SSLv3 uses an early form of HMAC for message authentication functions (we will denote this MAC as SSL3-MAC for brevity). A critical point of the security of HMAC (and SSL3-MAC) is that the each of the transformed keys (termed ikey and okey) is exactly B bytes long, where B is the input size of the hash function (for the MD5 and SHA-1 hash functions, B = 64).
SSL3-MAC is different from standard HMAC as follows: instead of XOR'ing two fixed B-byte long strings against the input key to form ikey and okey, it appends two different byte strings, whose length depends on the block size of the hash function, and the size of the key. In SSLv3, the size of the key is fixed to be the same as the output size of the hash function.
For MD5, the key is 16 bytes long and the padding strings are 48 bytes long, leading to a total size of ikey and okey of 64 bytes (which is equal to B). However, for SHA-1, the padding strings are specified to be only 40 bytes long, meaning the length of ikey and okey are both just 60 bytes (with the 20 byte key), 4 bytes short of B. This is not merely an error in the specification, since at least one well known and very widely used implementation of SSLv3 uses exactly this definition for the authentication code.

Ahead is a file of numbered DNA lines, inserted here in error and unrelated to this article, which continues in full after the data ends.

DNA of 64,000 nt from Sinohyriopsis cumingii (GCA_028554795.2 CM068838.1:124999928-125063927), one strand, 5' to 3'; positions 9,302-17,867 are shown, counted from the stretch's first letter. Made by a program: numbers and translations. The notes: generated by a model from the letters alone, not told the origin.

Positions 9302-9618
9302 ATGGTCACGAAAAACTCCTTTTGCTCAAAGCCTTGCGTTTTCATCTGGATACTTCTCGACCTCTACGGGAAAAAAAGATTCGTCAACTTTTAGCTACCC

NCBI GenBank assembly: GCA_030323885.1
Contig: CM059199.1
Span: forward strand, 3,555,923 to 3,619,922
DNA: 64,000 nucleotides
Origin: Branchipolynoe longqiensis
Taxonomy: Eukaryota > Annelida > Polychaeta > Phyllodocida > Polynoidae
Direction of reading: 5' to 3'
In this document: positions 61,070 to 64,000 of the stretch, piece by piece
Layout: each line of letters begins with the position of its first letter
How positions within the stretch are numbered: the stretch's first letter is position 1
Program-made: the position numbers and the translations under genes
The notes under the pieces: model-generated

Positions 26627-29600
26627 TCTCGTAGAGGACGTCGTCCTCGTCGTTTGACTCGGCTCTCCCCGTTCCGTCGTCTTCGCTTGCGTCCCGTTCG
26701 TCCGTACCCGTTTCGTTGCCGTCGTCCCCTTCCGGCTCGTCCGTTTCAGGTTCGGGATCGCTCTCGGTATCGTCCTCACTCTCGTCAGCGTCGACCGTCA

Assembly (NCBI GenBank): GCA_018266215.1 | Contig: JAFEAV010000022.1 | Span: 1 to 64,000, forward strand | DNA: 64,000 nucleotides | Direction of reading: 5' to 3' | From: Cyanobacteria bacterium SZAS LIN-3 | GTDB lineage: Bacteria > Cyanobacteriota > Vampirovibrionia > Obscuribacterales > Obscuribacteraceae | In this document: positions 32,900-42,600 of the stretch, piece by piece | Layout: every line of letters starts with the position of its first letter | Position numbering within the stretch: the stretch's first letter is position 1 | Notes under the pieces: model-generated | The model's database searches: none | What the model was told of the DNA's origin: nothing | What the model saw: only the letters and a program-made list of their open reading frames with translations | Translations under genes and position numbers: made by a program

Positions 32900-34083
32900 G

It would seem this would, at least potentially, mean that SSL3-MAC with SHA-1 can be attacked faster than would be expected; in particular, it may be faster to attack than HMAC with SHA-1, and could possibly be faster to attack than SSL3-MAC with MD5 as well.
However, there are some factors which mean that an attack is, if not impossible, at least hard to find. In particular, SHA-1 is a quite good hash function, and its method of expanding its input words would make an attack of this sort, based on only the last 4 bytes of the input block, quite hard to exploit. Also, the HMAC construction, which SSL3-MAC shares, seems to be able to tolerate this error to at least some degree. The original HMAC papers claimed that there were significant security reductions if the padding did not pad to a full blocksize, but there was relatively little explanation of why.
Lastly, the ascendance of TLS (which uses HMAC, and thus is not affected by the problem) over SSLv3 means that the issue is rapidly disappearing in any case.